This article describes the first steps how you start programming a 8051 compatible MCU (aka C51), in this case the STC12C5412AD using a USB-to-TTL adaptor.
Why 8051/C51 ?
- very popular (you can find plenty of code examples)
- simple to program (simple register maps etc.)
- Todays 8051 compatible MCUs have most needed integrated (flash memory, EEPROM, ADC, UART, PWM, …)
- almost nothing has changed since its beginning (same registers – the 1980’s code you find still works)
Why STC MCU?
- easy to flash: no external programmer is required – TX/RX line is used to flash the MCU
What you need:
- STC MCU (STC12C5410AD, STC12C5412AD, STC12C5620AD, …) – here we using the LQFP-32 pins version (right chip in the picture above)
- USB-to-TTL (5V) adaptor like in the picture above (these can be found easily via eBay) – my adaptor uses the popular CP2102 USB-to-UART bridge
- Wire, adaptor board, …
- a PC
- a book about 8051 programming (STC doesn’t provide a real 8051 programming reference paper, however this isn’t needed as their MCUs are 100% compatible to the original 8051 generic MCU programming !)
- Connect the STC MCU to the USB-to-TTL adaptor:
USB-adaptor TX <—> MCU RX
USB-adaptor RX <—> MCU TX
USB-adaptor +5V <—> MCU VCC
USB-adaptor GND <—> MCU GND
That’s too easy isn’t it? 🙂
- Download STC ISP software v4.80 (Chinese user interface) – I needed v4.80 for my MCU, newer MCUs need newer ISP versions!
- Download Keil uVision IDE and Compiler (evaluation)
- Install uVision, create a new project “Atmel AT89S52”, no startup file. Under Project options, set OSC frequency, and check “hex file” output.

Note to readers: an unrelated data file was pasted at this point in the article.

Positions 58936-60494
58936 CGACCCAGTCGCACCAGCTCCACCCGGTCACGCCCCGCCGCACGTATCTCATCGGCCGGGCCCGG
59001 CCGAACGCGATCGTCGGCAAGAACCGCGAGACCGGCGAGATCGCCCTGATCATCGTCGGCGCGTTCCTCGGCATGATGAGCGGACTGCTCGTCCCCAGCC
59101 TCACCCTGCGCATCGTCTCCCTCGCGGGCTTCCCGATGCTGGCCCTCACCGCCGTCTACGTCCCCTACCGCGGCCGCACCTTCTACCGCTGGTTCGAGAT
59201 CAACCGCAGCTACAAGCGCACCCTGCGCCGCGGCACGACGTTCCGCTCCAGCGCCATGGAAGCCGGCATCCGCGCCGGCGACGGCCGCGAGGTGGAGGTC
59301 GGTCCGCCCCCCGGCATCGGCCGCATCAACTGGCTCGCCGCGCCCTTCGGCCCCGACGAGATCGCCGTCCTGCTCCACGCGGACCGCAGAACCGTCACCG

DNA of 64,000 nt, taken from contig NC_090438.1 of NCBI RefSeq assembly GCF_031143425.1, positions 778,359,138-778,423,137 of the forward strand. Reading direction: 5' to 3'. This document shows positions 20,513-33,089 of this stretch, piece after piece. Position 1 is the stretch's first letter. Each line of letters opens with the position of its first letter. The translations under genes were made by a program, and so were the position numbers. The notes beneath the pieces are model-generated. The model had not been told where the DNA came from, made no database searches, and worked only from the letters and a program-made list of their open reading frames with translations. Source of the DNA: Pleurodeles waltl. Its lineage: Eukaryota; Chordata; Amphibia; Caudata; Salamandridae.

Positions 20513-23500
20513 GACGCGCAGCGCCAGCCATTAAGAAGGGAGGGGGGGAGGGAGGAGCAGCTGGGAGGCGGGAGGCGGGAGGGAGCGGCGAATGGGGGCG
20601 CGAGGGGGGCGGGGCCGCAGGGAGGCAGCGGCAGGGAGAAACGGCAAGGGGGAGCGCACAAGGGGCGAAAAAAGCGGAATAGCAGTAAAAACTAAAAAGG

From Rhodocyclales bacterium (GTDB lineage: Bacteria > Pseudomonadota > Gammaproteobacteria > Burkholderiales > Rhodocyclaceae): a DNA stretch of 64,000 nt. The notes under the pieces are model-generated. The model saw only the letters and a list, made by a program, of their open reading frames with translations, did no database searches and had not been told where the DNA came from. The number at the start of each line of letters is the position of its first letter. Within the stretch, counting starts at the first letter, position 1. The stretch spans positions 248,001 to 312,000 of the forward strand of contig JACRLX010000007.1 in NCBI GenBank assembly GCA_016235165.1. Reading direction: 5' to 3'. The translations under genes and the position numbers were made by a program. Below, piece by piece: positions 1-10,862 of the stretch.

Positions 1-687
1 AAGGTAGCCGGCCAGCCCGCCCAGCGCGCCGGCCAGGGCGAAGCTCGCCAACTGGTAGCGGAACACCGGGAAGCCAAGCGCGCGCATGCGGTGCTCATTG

- In uVision, create a new file (test1.c), and add it to the project. Write your first MCU program in this file.
- Add the corresponding STC MCU header file to your project and include it (e.g. STC12C5410AD.H or STC12C5620AD.H). They contain the port and memory definitions for your type of MCU. You can find them in the download below.
- Compile to .hex file
- Upload .hex file using the ISP software. Important: the STC MCU automatically starts reading and flashing the program via RX line when a certain sequence is sent at start up – therefore, you first need to start the ‘Download’ in the ISP software, and _after_ that turn on the MCU ! Also, both the ISP software and MCU will automatically handshake a good baud rate (e.g. if the internal 6 Mhz OSC is used, the ISP software will probe a ‘good’ baud rate, so that the MCU will start downloading).
(shows how to initialize the UART, ADC and successively sends the value of ADC0 via UART to the PC)